Rescue My Project™

an overview of troubled projects and how we deal with them

Abstract

Estimates indicate that troubled and failed projects cost the global economy billions of dollars annually (Sessions, 2009). In today’s fast-paced, competitive world organizations need to ensure that time and money directed to projects result in a positive return on investment. The reality of troubled projects needs to be brought into the mainstream. When project managers are faced with a troubled project, they need to be given support and a methodology to get those projects back on track. This paper discusses why projects fail, the warning signs that a project is troubled, the triggering events and introduces a methodology for effectively and efficiently planning and executing the entire project rescue process.

Introduction

Any project, at any organization, and with any team can fail. However, projects never go from being well managed, on budget, and on schedule to outright failures overnight. There is always a transitional period, during which the project is “troubled” and it is during this time that a window of opportunity exists in which to rescue the project (ESI International Inc, 2006).

When the first signs of trouble appear, a common reaction is denial. When the problems are left uncorrected, and the project deteriorates to the point where it can no longer be ignored, there is a tendency to invoke rash actions, such as assigning more resources, mandating overtime, or even firing team members in an attempt to correct the situation and address the desire to lay blame. Unfortunately, none of these actions aids in the recovery of the project because they are unplanned and have not been developed to address the root causes of the problems that are plaguing the project.

There is a common notion that by virtue of the fact that a project was started, it should automatically be recovered; however, sometimes the best business decision is to cancel the project. In this case, there is still a process that needs to be followed to gather the necessary information to accurately establish that the project is not worth saving and then gracefully execute the termination process.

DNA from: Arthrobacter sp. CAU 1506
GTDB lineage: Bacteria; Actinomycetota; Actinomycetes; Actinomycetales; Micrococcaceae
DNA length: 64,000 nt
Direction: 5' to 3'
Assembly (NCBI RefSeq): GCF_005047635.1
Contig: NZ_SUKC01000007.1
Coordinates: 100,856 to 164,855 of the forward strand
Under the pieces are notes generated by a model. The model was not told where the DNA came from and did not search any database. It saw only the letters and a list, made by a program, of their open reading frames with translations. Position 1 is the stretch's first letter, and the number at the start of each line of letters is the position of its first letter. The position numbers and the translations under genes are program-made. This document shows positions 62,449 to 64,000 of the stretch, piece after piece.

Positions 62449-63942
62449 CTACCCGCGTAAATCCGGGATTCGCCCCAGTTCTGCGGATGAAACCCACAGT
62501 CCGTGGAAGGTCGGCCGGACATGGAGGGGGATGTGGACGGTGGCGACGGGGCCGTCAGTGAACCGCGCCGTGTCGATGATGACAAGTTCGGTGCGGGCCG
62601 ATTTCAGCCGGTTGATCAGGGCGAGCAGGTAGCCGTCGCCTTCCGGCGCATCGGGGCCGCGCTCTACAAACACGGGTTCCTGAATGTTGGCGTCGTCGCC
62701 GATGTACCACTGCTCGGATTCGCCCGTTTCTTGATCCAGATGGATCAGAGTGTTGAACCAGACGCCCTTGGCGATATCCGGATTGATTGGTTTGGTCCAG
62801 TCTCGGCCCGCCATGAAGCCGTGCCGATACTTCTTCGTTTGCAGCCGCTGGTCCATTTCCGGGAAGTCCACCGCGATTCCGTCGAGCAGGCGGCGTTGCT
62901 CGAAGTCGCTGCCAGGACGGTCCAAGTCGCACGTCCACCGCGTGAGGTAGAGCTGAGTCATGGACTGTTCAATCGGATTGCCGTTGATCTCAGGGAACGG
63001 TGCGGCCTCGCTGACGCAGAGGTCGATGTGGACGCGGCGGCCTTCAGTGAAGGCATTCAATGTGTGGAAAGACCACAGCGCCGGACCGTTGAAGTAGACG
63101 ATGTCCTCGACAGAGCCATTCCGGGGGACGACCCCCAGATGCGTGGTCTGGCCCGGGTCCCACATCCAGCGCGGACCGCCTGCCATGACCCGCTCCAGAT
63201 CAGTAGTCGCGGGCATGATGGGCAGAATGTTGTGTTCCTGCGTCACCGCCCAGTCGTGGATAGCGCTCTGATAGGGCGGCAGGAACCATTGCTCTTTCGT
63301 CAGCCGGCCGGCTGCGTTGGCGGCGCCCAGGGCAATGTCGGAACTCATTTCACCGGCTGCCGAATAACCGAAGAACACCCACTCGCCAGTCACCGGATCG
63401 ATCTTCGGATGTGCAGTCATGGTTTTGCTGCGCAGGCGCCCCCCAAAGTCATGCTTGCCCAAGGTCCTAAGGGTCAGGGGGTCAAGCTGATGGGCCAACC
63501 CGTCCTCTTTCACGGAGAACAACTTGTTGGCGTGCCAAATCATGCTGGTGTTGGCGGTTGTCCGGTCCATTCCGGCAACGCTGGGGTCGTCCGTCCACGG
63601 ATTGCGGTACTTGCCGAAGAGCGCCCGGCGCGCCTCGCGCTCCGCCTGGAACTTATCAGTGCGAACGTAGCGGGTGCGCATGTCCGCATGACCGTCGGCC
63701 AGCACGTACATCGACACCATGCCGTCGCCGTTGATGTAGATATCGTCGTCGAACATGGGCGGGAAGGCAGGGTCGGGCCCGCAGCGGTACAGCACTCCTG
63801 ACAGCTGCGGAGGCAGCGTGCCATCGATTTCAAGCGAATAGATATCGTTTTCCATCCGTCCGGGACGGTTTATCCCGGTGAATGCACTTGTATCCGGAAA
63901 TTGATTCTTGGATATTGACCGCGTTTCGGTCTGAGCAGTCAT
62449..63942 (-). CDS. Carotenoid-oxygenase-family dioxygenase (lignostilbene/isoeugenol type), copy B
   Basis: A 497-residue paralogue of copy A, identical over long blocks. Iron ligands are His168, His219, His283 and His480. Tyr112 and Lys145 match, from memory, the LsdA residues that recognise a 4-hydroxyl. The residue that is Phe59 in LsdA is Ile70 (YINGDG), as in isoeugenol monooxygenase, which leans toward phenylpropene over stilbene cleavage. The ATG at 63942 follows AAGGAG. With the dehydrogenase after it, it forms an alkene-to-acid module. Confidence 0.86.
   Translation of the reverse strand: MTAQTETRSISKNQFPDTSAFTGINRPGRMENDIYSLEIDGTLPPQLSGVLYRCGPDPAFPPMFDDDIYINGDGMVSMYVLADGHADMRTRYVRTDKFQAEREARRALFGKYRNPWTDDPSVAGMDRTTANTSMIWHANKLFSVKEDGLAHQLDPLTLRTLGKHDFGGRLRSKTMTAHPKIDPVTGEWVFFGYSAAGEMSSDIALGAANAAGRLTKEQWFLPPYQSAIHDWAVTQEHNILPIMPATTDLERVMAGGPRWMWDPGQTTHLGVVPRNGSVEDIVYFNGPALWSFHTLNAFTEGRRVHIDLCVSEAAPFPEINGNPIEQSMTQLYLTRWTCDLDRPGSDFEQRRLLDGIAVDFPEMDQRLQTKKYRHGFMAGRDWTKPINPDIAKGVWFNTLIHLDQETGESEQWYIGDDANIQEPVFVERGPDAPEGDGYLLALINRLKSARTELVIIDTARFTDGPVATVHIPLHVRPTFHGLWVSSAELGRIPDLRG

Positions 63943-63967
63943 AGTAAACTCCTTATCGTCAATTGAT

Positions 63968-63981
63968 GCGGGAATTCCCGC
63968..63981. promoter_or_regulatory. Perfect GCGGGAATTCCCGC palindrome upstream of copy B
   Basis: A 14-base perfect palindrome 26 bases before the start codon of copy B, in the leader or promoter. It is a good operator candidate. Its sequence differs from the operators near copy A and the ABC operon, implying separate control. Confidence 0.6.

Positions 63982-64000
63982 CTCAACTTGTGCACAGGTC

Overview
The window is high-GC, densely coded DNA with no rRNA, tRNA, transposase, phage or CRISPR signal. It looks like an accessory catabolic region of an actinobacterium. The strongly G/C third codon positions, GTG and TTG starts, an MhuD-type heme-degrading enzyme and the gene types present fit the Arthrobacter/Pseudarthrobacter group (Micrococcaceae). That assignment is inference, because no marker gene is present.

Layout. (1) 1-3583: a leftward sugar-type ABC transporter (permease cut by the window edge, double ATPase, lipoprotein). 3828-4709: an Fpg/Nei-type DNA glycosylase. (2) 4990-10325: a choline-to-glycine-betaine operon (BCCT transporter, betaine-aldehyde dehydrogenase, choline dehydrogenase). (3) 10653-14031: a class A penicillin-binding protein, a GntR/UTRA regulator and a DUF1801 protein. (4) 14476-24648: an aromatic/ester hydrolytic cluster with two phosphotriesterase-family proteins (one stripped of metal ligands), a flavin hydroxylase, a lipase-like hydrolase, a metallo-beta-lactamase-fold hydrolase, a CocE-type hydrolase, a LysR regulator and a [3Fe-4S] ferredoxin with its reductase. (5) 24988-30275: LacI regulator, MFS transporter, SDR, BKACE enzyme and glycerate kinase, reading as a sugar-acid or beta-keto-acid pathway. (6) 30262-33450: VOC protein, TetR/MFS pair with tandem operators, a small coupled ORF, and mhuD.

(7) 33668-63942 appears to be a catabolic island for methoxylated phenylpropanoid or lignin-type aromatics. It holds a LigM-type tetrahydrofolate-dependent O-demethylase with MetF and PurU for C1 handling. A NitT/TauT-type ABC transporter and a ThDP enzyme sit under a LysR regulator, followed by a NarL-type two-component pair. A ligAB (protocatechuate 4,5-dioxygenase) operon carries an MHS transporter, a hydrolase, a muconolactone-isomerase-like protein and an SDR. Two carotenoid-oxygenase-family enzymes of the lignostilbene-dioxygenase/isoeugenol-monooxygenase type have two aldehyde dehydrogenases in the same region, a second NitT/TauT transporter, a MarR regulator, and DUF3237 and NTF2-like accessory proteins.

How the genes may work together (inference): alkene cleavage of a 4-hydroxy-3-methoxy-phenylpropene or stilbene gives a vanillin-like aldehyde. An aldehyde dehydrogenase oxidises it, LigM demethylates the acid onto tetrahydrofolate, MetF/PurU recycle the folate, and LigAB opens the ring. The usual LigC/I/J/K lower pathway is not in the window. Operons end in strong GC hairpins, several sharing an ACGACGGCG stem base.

Causes of Trouble

In today’s corporate environment, it seems that every organization is battling the problem of too many projects with too many deliverables for the time, budget, and resources available. The difficult task of trying to meet demands with limited resources means that projects are at high risk of becoming troubled right from the beginning.

There are many reasons why projects fail and it is rare that failure can be attributed to one cause. Very often there are several factors that, in concert, lead to a project’s failure. The specific details of exactly what went wrong will be unique to each troubled project; however, for the purposes of introducing the high-level factors, the following categories summarize some of the common reasons projects fail:

  • Poor requirements definition and scope management – Requirements must be precisely defined, agreed upon, and then managed. Requirements can change over time, but these changes need to be evaluated and carefully implemented through a change control system. When requirements are imprecise, ambiguous, or are lacking agreement, it will be impossible to satisfy deliverables. When scope is inadequately managed, the stage is set for failure.
  • Inadequate organizational support and stakeholder alignment – If an organization is not fully committed to meeting the objectives of a project, if there is a weak business case, and stakeholders are in conflict over the goals of the project, the conditions are ripe for failure.
  • Inadequate risk management – Every project has risk. Risk must be planned for and actively managed. Unplanned and/or unmanaged risk is almost guaranteed to cause problems.